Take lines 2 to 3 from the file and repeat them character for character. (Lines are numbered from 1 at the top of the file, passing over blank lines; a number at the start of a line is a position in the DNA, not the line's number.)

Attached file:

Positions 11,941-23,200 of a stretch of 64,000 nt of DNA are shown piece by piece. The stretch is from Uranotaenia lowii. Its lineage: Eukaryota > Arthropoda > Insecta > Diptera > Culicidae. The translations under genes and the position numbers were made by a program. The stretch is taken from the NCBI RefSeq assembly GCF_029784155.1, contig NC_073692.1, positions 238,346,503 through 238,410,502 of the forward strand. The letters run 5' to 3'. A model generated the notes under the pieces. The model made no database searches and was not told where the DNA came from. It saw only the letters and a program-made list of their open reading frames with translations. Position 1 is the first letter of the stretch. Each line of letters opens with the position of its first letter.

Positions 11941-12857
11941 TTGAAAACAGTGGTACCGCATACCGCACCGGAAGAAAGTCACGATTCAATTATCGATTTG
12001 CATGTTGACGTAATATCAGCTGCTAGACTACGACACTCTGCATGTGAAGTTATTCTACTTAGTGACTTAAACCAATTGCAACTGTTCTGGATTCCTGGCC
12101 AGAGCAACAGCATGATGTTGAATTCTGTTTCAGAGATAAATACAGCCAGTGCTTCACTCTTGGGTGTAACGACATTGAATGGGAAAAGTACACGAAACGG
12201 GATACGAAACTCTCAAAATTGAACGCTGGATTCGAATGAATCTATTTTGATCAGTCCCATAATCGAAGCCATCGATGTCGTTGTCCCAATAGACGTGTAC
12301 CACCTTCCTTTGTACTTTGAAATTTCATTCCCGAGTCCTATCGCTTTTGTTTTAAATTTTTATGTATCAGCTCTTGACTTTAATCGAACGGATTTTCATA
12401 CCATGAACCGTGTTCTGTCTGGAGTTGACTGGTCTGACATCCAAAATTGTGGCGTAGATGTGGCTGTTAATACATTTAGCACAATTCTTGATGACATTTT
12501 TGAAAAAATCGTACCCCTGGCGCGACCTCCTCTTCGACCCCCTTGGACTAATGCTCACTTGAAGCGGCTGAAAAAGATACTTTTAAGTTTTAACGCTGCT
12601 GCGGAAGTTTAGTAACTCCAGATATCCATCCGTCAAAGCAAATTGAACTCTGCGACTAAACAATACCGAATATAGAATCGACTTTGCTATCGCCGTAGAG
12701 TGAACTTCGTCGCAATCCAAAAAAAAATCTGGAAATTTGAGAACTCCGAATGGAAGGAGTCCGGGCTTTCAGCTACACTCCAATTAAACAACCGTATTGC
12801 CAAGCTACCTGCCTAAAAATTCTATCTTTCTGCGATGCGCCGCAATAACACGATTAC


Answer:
Positions 11941-12857
11941 TTGAAAACAGTGGTACCGCATACCGCACCGGAAGAAAGTCACGATTCAATTATCGATTTG